Re: Java Autopostback?

Vittorix <vittorix@xxxxxxxxx> wrote:
I'm writing a web server in Java for html and servlets.

In general, I'd recommend reusing one of the MANY choices already available.
Tomcat or Jetty are the ones I'd start with, but lists plenty to choose from.

Writing one for your own education is fine, of course, but I'd recommend start
small, maybe static files and a subset of the servlet spec.

when the server receives a GET request, it works fine.
problem: when I use POST, the server program stops and the submit button has
to be clicked another time or the page has to be manually refreshed (after
that it works fine).

Umm, you're mixing up client and server behavior. If you're going to write an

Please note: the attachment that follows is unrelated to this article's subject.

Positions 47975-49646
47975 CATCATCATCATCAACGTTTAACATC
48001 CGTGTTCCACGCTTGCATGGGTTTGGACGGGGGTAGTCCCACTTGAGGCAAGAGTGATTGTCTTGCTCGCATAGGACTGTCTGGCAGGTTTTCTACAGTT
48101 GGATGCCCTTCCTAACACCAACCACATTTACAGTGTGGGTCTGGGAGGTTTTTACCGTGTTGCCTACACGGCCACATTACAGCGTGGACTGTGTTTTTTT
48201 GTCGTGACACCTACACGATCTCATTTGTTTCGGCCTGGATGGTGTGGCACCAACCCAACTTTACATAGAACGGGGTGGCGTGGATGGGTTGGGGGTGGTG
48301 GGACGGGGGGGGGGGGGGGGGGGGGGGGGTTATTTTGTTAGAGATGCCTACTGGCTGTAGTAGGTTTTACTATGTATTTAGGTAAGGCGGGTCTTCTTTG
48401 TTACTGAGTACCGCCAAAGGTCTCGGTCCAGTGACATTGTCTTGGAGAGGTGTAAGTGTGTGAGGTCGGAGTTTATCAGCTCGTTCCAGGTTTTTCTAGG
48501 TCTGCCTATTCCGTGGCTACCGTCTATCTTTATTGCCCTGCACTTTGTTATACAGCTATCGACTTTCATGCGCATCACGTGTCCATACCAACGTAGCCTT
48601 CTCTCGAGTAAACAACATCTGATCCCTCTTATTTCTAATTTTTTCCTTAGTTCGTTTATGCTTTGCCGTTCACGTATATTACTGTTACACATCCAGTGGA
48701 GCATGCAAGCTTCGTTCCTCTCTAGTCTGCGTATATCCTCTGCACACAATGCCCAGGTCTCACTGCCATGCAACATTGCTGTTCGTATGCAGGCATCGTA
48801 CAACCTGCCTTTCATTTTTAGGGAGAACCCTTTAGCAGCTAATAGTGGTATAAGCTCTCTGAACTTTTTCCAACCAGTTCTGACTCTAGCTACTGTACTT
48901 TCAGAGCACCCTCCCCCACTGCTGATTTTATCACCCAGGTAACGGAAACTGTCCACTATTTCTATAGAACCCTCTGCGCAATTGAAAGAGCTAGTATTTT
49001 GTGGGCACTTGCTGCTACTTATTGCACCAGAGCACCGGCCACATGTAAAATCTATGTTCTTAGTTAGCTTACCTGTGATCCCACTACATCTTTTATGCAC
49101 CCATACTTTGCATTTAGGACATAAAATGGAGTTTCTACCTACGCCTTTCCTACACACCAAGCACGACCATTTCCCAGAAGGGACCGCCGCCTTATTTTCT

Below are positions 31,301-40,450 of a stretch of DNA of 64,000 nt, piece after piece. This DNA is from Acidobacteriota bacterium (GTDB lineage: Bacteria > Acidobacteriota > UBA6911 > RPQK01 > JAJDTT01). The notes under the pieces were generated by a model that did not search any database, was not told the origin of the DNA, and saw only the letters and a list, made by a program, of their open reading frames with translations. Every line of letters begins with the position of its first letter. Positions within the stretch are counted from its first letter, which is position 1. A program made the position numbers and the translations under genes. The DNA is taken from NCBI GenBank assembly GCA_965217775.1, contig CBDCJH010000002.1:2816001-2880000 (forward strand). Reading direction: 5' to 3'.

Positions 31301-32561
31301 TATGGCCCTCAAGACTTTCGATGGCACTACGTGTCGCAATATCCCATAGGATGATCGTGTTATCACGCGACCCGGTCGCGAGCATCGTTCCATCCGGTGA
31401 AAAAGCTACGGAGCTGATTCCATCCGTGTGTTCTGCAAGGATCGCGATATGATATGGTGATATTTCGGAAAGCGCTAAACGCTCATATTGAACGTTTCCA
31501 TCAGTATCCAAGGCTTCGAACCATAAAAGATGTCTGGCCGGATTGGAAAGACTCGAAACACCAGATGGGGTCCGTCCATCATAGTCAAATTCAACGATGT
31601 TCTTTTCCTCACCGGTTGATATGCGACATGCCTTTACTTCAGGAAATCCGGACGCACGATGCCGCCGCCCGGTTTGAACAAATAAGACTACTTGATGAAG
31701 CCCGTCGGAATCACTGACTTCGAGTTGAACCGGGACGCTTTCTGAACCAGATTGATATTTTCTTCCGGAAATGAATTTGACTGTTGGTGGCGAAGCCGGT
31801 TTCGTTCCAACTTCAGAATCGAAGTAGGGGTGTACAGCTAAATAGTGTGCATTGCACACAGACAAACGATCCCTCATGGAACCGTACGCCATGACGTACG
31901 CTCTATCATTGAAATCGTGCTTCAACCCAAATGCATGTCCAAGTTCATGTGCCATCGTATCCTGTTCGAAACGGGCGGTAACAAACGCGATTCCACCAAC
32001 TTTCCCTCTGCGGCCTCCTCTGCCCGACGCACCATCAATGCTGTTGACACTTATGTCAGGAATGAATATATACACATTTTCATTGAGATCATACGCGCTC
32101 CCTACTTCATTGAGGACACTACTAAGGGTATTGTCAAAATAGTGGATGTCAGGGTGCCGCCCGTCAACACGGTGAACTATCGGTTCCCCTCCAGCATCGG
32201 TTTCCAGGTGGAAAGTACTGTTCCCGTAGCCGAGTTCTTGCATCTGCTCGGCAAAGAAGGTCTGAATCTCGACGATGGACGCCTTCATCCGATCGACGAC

http server, do NOT use a browser as your primary test harness. Use a test
client that gives you control over content, and validates the return rather
than rendering it.

I'd probably use the Jakarta Commons HttpClient package, run from JUnit.

so, the program waits for the client to send a new signal/request.
The problem is caused by a in.readLine() statement:
if(method.equals("GET") && URI.contains("?"))
paraLine = URI.substring(URI.indexOf("?")+1, URI.length());
else if(method.equals("POST"))
paraLine = in.readLine(); // in the POST request, the parameters are
in the http request body

1) Fire up a command-line post utility and see what's really going on. Or
install LiveHTTPHeaders in firefox. It's very likely that you're assuming a
format that doesn't actually match what's transmitted. And it's equally
likely that the bug isn't in this snippet of code, but somewhere around it.

2) Using blocking buffered IO in a server like this is asking for trouble.
Even if you get it working correctly, you're setting yourself up for pain when
you encounter a browser that behaves incorrectly. You should read blocks of
data, and parse them as needed.
Mark Rafn dagon@xxxxxxxxx <>